back pain

Repetitive Driving Injury: Part 1 - The Multitasker

Many of us spend a good couple of hours a day in the car, commuting to work or picking up kids and running errands.

Have you thought of how your seat position may be affecting your neck and low back?

According to statistics, 14 million of us are affected by what is referred to by some as Repetitive Driving Injury!

We will be posting over the next four days the driving positions that are most commonly used alongside what problems you can get and the solutions to counteract these.

Have a look and, most importantly, which one are you?!



You are most likely to suffer with headaches and eye strain, feet cramp and pain in the coccyx.

- 45% of Multi-Taskers drive for work but they should try not to use the car as an office
- Twisting to access paperwork and the laptop can be more damaging to your back and neck than driving
- Regularly adjust your seat on long journeys driving to help your coccyx
- Use a 'hands-free' mobile phone kit
- Consider changing to an automatic car to avoid constant gear changes and keep two hands on the wheel whilst driving

Back Pain - Advice

Back pain in Timperley? Don't suffer! Make this the week you do something about it. Our experienced osteopaths can help you!

Osteopaths give advice on many areas to avoid day to day causes of your back pain in Timperley - one unexpected cause of problems is your bed! Is your bed helping or is it part of your back problem?

Here is some bedtime advice to ensure your body is as refreshed as you are in the morning:

- Most mattresses need to be turned at least once every 3 months. Memory foam should be rotated. Get someone to help to avoid back strain

- Your mattress should be supportive enough to take your body weight without sagging yet comfy enough to cushion the body's bony curves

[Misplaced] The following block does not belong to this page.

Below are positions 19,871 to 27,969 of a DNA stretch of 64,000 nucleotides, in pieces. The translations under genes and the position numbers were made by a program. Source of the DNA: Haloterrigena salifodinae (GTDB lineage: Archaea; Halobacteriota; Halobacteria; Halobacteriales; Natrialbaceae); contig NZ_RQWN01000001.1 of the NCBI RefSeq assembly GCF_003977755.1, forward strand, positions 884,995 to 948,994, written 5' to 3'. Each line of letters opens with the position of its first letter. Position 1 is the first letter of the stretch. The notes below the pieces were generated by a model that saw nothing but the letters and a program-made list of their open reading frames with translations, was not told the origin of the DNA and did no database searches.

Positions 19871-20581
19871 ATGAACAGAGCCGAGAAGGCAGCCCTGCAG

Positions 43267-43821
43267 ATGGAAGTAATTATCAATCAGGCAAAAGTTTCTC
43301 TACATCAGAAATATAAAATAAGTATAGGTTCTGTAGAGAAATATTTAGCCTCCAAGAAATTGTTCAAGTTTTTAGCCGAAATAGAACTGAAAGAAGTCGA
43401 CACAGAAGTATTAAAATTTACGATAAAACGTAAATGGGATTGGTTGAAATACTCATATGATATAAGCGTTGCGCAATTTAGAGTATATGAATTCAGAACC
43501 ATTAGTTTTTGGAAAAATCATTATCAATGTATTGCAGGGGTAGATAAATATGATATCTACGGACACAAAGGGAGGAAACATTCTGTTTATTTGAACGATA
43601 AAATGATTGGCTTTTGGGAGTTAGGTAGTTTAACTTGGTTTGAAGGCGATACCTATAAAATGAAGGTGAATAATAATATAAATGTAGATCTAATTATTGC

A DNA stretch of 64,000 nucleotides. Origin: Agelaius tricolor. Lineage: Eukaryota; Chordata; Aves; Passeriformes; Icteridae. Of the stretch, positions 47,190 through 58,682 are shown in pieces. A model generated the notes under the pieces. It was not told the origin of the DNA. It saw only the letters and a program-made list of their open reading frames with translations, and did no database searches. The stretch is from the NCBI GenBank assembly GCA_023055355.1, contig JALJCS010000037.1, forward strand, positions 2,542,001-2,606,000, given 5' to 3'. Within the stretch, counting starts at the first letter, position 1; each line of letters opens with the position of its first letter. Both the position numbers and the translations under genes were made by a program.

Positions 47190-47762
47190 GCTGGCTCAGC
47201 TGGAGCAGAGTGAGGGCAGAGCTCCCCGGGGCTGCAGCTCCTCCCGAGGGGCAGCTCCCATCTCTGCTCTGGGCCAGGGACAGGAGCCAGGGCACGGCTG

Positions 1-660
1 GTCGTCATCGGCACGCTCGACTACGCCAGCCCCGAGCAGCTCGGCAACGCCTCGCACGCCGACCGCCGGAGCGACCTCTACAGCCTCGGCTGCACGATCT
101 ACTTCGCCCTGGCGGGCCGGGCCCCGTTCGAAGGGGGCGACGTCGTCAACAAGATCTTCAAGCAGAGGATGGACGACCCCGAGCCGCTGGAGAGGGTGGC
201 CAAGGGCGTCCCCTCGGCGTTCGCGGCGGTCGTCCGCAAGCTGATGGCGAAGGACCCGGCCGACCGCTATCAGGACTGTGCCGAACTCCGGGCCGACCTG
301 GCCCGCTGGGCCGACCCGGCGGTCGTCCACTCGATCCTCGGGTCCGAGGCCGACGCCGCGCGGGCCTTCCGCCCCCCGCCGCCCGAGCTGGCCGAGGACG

- Don't be shy to lie on a on a showroom bed for 20 minutes. It is the only way to know if it is right. You'll be on it at night for much longer!

- A heavy mattress needs a strong base. Best to buy both together but if not ask advice from the salesman. Ideally try together before you buy

- If your partner is a restless sleeper, make sure you have a big enough bed to avoid the kicks and elbows!

- If you and your partner are very different weight/heights consider a zip and link bed. Different mattress types on both sides for duel support

- Ensure good ventilation and hygiene of mattress and covers to allow for evaporation of perspiration and avoid aggravation of asthma and allergies

- If you sleep on your side, help back pain by putting a pillow between your knees. This keeps your spine straight whilst sleeping

- If you sleep on your back, put a pillow under your knees to help maintain the normal curve of your lower back. keep a pillow under your head

- Sleeping on your front puts lots of strain on your back and neck. Use a pillow under your pelvis and lower abdomen if you must!

- Don’t stay in bed too long, it may increase muscle stiffness and back pain in the morning. When you wake up, roll on your side to get out

Most importantly, take time to find out what is actually causing your pain to correct the real problem by seeing an osteopath. They can prescribe exercises and stretches that can stretches can help with your Timperley back pain.

Back Pain in Ladies - 'Poshitis'


Do you suffer from 'Poshitis'? Looking glam with your one strapped handbag but feeling the consequence with a stiff shoulder or shoulder pain?

It may be trendy but actually carrying your bag on one shoulder can cause severe damage to muscles and joints.

As you can see from this picture, when carrying your bag on one side your shoulder is lifted and your body is shifting away to compensate.

In time it can lead to neck and back pain, repetitive strain injuries, postural misalignments, headaches and even arthritis.

Here are some helpful tips for you to stay ‘on trend’ the smart way:
- Select a handbag that is proportionate to your size
- Swap straps from one shoulder to another, regularly giving muscles on either side a time to rest
- A bag with wide straps will better distribute the pressure on one shoulder
- Look for bags with multiple pockets so you can divide your things evenly inside
- Only carry what you need in your bag... How often have people said to you 'have you got a brick in here?!’
- For minimal strain wear a bag which has a strap diagonally over the body or a backpack style over both shoulders (geek chic is in remember!)
- Do some gentle stretching and strengthening exercises for your shoulder and neck muscles, such as swinging your arms, rolling your shoulders and turning your head from side to side
- See an osteopath to reverse any stiff shoulder pains, trains, tightness or misalignment and for further advice